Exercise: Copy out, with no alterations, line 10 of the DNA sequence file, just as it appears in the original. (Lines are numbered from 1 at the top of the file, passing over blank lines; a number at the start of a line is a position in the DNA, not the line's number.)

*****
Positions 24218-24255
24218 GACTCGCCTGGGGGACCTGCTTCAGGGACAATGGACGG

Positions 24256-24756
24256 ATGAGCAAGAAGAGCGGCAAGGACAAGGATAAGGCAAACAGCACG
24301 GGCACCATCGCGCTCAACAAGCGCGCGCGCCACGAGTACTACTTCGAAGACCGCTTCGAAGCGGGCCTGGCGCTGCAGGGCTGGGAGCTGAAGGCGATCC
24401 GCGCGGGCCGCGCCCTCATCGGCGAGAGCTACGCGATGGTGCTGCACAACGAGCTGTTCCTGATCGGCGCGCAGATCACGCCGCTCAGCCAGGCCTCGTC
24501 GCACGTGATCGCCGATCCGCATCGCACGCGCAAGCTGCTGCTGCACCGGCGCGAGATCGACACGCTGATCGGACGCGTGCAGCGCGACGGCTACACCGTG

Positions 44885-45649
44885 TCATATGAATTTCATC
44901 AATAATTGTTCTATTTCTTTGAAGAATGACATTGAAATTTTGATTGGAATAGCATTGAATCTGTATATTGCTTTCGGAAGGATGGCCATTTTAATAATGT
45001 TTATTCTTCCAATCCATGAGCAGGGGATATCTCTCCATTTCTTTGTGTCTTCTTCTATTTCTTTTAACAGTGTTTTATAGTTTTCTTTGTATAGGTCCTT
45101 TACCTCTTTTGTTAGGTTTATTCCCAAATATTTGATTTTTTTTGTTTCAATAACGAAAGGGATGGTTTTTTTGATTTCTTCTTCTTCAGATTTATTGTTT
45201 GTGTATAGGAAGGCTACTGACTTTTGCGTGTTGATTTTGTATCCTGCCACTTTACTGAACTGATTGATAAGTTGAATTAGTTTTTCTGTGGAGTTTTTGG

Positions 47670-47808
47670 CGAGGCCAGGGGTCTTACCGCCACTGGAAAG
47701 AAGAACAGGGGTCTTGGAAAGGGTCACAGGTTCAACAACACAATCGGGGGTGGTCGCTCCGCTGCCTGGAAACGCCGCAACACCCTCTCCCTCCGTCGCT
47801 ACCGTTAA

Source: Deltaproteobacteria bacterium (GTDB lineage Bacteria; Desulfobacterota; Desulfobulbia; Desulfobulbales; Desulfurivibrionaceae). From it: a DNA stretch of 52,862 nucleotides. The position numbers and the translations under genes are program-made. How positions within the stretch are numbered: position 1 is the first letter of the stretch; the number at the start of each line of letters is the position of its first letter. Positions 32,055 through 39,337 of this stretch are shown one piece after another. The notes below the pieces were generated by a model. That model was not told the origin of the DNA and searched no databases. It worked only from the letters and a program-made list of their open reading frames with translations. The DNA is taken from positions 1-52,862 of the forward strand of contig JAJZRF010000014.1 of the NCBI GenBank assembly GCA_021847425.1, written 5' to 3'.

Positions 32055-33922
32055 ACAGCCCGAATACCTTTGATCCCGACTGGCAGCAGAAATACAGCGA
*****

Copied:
44901 AATAATTGTTCTATTTCTTTGAAGAATGACATTGAAATTTTGATTGGAATAGCATTGAATCTGTATATTGCTTTCGGAAGGATGGCCATTTTAATAATGT